Home > News > ATS’ Newsletter, Issue 26

ATS’ Newsletter, Issue 26

June 1st, 2011

NJ.com photo by Google Maps
Each year, 60 to 70 accidents occur here where Route 1 intersects with Bakers Basin and Franklin Corner roads. It’s the planned site of the first red-light safety camera in Lawrence Township, N.J. Times of Trenton/NJ.com, May 28, 2011. See article. 

Think Twice before Buying Ticket Protection Devices
Arnold Patch (Missouri), June 1, 2011

As the number of municipalities using red-light cameras has increased, so too have the number of products claiming to protect drivers from getting a ticket.

Online Petition Calls for Crackdown on Traffic Laws
WTOP FM 103.5 (Washington, D.C.), May 30, 2011

Erik Kugler wants more done to make drivers obey traffic laws, including increasing the use of speed and red-light safety cameras. To that end, he’s started a petition.

Police Seek Driver of Stolen Car that Hit 9-Year-Old Girl
The Seattle Times (Washington), May 30, 2011

Seattle police were looking for a hit-and-run driver who jumped the curb in a stolen car late Monday afternoon and struck a 9-year-old girl, breaking both her legs. The driver ran at least one red light in his flight from police.

Motorcyclist Dies in Collision with Red-Light Runner
WFTV Channel 9 (Florida), May 30, 2011

The Florida Highway Patrol is investigating a fatal crash where a driver ran a red light right before hitting a motorcyclist, troopers say.

Police Respond to Red-Light Running Complaints
The Battalion (Texas), May 30, 2011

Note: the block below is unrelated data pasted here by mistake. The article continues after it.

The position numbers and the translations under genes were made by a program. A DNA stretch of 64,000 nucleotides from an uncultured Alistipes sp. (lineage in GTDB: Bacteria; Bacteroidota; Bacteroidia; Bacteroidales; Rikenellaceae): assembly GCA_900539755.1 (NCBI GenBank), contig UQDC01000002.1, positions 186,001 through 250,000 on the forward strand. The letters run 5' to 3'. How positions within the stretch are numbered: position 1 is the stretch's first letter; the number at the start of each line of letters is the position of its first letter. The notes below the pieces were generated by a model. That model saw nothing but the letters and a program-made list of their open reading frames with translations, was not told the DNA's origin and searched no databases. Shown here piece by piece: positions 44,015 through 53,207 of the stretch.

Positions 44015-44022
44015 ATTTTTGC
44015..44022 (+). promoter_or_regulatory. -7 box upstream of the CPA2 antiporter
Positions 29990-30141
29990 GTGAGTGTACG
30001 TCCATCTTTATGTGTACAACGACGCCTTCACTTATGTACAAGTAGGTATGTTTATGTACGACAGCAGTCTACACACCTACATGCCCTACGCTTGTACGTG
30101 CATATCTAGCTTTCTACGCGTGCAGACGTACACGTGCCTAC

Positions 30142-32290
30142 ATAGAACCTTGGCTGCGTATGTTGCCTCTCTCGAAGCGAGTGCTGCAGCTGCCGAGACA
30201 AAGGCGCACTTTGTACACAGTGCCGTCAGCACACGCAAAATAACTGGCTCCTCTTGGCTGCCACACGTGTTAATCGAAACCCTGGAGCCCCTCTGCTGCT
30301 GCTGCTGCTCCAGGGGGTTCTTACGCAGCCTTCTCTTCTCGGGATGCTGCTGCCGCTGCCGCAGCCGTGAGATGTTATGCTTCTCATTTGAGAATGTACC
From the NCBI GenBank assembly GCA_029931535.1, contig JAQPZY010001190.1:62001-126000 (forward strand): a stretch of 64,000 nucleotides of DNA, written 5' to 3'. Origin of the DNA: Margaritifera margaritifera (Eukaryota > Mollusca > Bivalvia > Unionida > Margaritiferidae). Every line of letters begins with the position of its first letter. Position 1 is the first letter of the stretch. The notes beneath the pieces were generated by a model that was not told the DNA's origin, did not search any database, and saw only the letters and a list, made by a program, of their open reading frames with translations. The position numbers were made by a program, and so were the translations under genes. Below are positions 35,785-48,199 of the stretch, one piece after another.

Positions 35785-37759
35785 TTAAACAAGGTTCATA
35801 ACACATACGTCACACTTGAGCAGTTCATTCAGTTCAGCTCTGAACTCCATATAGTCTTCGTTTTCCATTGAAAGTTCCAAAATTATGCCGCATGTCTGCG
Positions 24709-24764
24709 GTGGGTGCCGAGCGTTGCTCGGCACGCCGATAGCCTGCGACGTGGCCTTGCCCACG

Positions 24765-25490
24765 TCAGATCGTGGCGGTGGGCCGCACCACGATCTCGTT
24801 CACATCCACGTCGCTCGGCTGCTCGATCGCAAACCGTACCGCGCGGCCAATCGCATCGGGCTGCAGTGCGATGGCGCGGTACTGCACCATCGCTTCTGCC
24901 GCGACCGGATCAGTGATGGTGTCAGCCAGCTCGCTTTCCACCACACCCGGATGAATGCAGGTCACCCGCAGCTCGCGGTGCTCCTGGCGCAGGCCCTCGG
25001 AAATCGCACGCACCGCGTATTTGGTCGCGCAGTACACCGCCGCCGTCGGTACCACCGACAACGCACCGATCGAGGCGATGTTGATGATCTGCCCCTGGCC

In response to increasing complaints about red light runners, College Station Police Department is innovating new ways to catch offenders. (Editor’s note: A 2009 public vote removed red-light safety cameras in College Station.) 

Cameras Keep Drivers on Best Behavior
The Gazette (Colorado), May 28, 2011

Motorists in Colorado Springs appear to be thinking twice before stepping on the gas to beat a yellow light, as the number of tickets handed out to motorists running red lights at intersections equipped with high-definition cameras dropped nearly 30 percent in the program’s first six months.

Tennessee Governor will Pen Limits on Road Safety Camera Programs
Daily Reporter (Indiana), May 28, 2011

Gov. Bill Haslam says he will sign into law a traffic camera bill that aims to eliminate their use as speed traps and reduce private vendors’ influence over where they are located.

The Palm Beach Post photo by Allen Eyestone
Red-light safety cameras in Boynton Beach are in their first month of the citation phase.

Alpharetta, Georgia, signed a five-year contract renewal with American Traffic Solutions last week. The city began its road safety camera program in 2004, and has continued with the program since.

The city of Scottsdale, Arizona, exercised its contract renewal option for one year. The extension takes effect July 1.

The warning period for red light running in New Port Richey, Florida, will end on June 14. Citations will be issued for $158 beginning on June 15.

ATS and Driving MBA Promote Safe Driving Practices among Teens
ATS Website, May 31, 2011